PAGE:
It was on this bike tour I realized that, at least for now, I am hopelessly caught between these two Maines. It's not quite home, I don’t work there. It's not quite away, I am still from there. I have come to believe this wandering feeling is inevitable while I live in Boston. Forever homeward bound, away from where I live. My relationship to Maine is that of leisure. Even though we rode upwards of eighty miles some days, at times through rain, it was still a vacation. A vacation with work, but a vacation all the same. That's that. I am one of them, one of them from away, at least for now.
So, I don't really know what's homework and what's awaywork anymore. I'm caught in the riptide, sucked out to sea. I can see my home rising up from the water's horizon line but I can't quite swim to it. Until I can move back to Maine and put my labors back into that land it's going to feel like both home and away. While I'm stuck in Boston finishing graduate school, I'll make the pilgrimage when I can, shoot some photos, and exist on the land, pretending I won't have to leave for a different home.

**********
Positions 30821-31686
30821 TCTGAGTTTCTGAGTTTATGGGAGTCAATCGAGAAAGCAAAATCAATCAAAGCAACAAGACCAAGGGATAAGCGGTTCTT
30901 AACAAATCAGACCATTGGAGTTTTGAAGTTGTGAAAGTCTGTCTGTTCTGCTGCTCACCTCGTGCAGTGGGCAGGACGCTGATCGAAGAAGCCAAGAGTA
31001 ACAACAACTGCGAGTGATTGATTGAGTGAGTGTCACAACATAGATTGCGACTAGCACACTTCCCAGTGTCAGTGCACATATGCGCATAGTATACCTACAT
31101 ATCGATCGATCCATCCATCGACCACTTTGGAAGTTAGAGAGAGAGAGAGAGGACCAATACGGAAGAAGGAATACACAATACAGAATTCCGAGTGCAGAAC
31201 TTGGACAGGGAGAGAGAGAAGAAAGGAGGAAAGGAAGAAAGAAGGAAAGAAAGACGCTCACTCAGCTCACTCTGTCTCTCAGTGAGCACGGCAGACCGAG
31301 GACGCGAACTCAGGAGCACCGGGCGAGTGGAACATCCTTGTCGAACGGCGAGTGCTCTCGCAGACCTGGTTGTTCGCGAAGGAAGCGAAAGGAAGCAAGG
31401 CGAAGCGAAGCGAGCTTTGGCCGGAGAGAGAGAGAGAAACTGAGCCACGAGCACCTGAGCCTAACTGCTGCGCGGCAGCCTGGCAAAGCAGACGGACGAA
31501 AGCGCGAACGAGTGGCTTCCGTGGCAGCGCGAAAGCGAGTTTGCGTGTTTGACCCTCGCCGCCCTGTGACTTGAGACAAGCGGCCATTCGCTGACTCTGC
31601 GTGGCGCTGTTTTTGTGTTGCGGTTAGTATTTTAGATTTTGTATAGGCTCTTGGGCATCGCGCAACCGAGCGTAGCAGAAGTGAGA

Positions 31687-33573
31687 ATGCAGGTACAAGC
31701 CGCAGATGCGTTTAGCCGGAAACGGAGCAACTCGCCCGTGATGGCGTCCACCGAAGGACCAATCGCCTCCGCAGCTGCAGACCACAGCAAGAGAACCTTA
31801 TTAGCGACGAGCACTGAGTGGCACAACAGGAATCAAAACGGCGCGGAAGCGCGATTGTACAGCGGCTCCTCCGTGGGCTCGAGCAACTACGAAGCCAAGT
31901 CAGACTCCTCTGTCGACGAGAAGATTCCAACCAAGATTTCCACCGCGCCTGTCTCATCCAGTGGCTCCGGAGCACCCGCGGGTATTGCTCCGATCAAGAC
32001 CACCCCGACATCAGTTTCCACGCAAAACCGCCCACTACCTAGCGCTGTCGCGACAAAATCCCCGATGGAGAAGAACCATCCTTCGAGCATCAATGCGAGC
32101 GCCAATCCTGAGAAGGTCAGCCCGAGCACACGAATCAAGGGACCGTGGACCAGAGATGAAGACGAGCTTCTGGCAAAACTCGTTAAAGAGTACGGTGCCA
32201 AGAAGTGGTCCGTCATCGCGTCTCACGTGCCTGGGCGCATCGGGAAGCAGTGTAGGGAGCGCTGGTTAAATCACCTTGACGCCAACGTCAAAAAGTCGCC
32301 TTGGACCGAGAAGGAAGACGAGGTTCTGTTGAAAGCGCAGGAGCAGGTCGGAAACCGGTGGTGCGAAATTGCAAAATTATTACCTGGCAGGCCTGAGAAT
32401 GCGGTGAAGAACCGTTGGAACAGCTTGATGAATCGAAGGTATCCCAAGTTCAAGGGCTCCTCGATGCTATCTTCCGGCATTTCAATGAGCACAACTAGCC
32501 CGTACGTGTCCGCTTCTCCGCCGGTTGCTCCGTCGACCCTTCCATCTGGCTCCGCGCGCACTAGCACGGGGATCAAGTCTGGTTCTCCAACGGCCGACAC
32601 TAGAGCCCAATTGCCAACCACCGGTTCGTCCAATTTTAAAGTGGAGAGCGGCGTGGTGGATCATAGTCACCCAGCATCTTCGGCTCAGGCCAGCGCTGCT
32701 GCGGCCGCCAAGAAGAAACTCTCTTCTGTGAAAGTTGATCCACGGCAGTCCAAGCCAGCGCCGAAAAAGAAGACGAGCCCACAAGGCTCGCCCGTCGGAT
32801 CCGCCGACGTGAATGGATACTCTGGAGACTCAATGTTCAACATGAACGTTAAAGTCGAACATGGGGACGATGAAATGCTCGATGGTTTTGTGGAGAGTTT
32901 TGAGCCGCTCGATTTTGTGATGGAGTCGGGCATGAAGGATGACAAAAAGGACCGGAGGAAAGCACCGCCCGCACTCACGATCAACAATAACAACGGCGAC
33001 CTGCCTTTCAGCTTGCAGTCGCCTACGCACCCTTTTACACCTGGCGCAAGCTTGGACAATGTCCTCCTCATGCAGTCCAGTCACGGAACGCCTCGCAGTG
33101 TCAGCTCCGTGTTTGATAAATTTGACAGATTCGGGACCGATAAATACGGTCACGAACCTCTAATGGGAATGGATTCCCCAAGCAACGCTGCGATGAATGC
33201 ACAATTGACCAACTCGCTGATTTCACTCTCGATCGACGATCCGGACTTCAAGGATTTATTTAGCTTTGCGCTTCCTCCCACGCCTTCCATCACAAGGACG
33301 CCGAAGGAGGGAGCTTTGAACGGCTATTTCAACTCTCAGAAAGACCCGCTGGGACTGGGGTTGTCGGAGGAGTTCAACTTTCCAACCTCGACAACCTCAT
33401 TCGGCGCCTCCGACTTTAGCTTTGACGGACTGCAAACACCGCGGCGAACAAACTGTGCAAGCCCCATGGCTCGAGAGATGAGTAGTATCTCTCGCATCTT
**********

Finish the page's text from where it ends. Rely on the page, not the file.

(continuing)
On the last stretch of the last day we rode back through the tourist haven of Camden. It had been five days of pine and marsh, granite and sand. Five days of multiple Maines. Climbing a small hill, knees burning, ocean to our left, cottages to our right, a man tending a garden for the coming summer tourists at a bed and breakfast looked up from his trowel at my roommate and I. Seeing our fully loaded bikes and sunburned faces he shouted, "you're not supposed to be here yet!" I wanted to shout back, to tell him that it's okay, I'm from Maine, I'm not a tourist, I know it's May, I know it's not summer yet. But faced with the reality of needing my breath for the work of climbing the hill in front of me, all I could do was pull air, not words, in and out of my lungs. I was both home and away, working to find my place.